Adaptive Coaching, 2nd Ed.

The Second edition of Adaptive Coaching brings many additional insights to a book that has been called one of the finest coaching resources ever.  Adaptive Coaching 2nd ed. includes new chapters on driving deep and lasting change, transformational coaching, performance coaching, and becoming an adaptive coach.  This edition includes a lengthy annotated bibliography of key resources for coaches.

Author(s): Terry R. Bacon and Laurie Voss
# of pages: 365
Publication date: September 2012
Publisher: Nicholas Brealey
Available at: www.kornferry.com
www.amazon.com
www.barnesandnoble.com
Relevant Research: Adaptive Coaching:   The Art and Practice of a Client-Centered Approach to Performance Improvement was based on ten years of research we conducted at Lore International Institute on coaching effectiveness.  The survey instrument was called the Coaching Effectiveness Survey (CES), a 180-degree assessment of coaches that included a self-assessment and assessments by the people they coached.  This survey studied how people preferred to be coached, when they preferred to be coached, and what they preferred to be coached on.  It also asked the coachees how effective their coaching had been and what would have made it more effective.From this survey, we learned, for instance, that most people prefer non-directive coaching but most coaches use directive coaching.  Here are several comments coachees made that illustrate this finding:”Know your audience.  People are at different places in their lives.  You should determine where they are and not use a cookie-cutter approach to coaching.  For some people, the ‘rah-rah’ approach is best, but others need personal reflection.””If appropriate, hold back your advice and focus on helping coachees find their own options and make their own plans.”Comments like these (and there were many of them) led us to conclude that the best approach to coaching is to be adaptive to the needs and preferences of the people being coached.  After all, coaching is about helping them; it’s not about the coach.
Reviews & Comments: First edition was a 2004 Best2Buy winner.Coaches learn how to unearth the real issues underlying clients’ immediate workplace problems. Helps coaches determine their natural style. — HR Magazine, May 2004Every once in a while a book comes along that puts it all together. This is the book. — Peer Resources Top Coaching Books, July 2004

Has value for anyone engaged in coaching activities. Information is immediately useable; has the potential to positively impact any organization. — Training Media Review, May-June 2004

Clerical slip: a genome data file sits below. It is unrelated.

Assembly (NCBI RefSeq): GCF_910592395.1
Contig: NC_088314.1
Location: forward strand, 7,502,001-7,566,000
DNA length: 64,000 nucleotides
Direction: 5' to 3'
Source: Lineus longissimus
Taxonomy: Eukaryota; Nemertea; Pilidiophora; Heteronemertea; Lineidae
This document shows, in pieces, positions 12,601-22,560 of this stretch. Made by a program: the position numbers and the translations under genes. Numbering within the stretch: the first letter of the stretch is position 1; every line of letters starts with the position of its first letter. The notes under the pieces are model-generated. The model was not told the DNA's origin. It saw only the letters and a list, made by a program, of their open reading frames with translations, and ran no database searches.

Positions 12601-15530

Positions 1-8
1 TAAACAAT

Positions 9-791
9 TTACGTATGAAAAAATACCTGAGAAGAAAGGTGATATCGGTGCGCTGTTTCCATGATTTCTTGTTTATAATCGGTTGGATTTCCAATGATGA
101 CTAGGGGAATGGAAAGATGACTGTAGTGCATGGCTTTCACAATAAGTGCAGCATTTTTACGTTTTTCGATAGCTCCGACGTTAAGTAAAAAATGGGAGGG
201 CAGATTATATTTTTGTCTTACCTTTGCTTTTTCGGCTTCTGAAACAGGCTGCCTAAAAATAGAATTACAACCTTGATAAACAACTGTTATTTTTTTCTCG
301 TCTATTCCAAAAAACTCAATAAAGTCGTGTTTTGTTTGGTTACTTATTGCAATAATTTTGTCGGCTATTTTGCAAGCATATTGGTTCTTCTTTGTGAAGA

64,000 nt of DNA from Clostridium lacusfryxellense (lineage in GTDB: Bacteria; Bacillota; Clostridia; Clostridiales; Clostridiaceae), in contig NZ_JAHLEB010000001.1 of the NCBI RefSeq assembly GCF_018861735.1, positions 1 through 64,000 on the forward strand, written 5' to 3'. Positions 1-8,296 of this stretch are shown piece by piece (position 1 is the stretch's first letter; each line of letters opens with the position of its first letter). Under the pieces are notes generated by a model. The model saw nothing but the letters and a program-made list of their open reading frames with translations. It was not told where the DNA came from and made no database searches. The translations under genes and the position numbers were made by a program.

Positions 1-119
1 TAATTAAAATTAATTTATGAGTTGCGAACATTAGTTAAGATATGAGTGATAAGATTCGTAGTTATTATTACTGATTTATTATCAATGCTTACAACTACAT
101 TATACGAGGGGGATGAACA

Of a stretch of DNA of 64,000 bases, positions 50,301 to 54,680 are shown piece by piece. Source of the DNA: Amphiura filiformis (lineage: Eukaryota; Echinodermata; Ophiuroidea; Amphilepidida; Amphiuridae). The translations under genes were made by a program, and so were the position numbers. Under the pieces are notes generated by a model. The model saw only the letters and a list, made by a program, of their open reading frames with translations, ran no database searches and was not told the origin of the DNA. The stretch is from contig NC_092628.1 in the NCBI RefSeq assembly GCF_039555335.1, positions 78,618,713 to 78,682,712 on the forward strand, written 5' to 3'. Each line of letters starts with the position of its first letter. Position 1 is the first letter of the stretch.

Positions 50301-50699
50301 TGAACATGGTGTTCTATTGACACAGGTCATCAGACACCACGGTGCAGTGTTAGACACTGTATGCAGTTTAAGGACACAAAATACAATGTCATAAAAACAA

Of several books on executive coaching that I have read, ADAPTIVE COACHING would stand at the top of the list. — businessjournals.com, March 1, 2004

The authors’ adaptive coaching framework offers a unique perspective and is a great resource for professionals engaged in helping leaders learn, change, and lead. –Mary F. Eckenrod, HR Executive

A practical, thoughtful book for anyone involved in coaching.  The authors’ vast and deep pool of experiences is translated into a useful, accessible tool.  –Christine Scordato, HR Executive

10 Responses to “Adaptive Coaching, 2nd Ed.”

  1. Executive coaching models and techniques continue to increase as the industry becomes more professional and research is carried out into the effectiveness of different approaches. It is important that whichever approach to executive coaching is chosen it is suitable for the individual client and the circumstances at the time.

    • Terry R. Bacon says:

      You are absolutely right. The state of the industry and the knowledge we have about the effectiveness of different executive coaching approaches continue to evolve. Until recently, there has been relatively little serious research on coaching (as opposed to therapy), and the executive coaching industry begs for solid, empirical data on effectiveness. The best case I can make with the research we have done at Lore International Institute (now part of Korn/Ferry) is that coaches need to be responsive to what to their clients’ need and how they prefer to be coached, hence my preference for adaptive coaching. I and a colleague at Korn/Ferry are working on the second edition of Adaptive Coaching, where we will present the most recent research results of our ongoing research on coaching effectiveness. Thai book will be published in the fall of 2011.

  2. Hi there

    Are you able to tell me is this book based on the theory of adaptive leadership?
    Thanks so much
    Sue

    • Terry R. Bacon says:

      Hi Sue,

      Yes, much of my work is based on the concept of adaptive leadership. As I was examining our research on coaching while preparing to write the first edition of Adaptive Coaching, I noticed that the people who got the most value out of coaching were the ones who were coached the way they wanted to be coached. The coaching outcomes were superior whenever the coach’s approach matched the way the client or coachee wanted to be coached, and vice versa. The worst outcomes occurred when the coach and client were misaligned on their goals, methods, and process expectations. So we explored the idea that the best coaches, like the best leaders, were adaptive. We also saw that none of the many approaches to coaching (behavioral, cognitive, psychoanalytic, group therapy, etc.) had been proven to be inherently superior to any other approach, so we concluded that the best coaches were informed practicitioners, that they were competent in many approaches and adapted their technique and processes to their clients’ preferences, adapting “on the fly” sometimes, as necessary, to ensure that their clients were getting the greatest value from the coaching. That said, there is no question that underlyiing our approach is Carl Rogers’ person-centered approach to therapy, which is itself an adaptive methodology.

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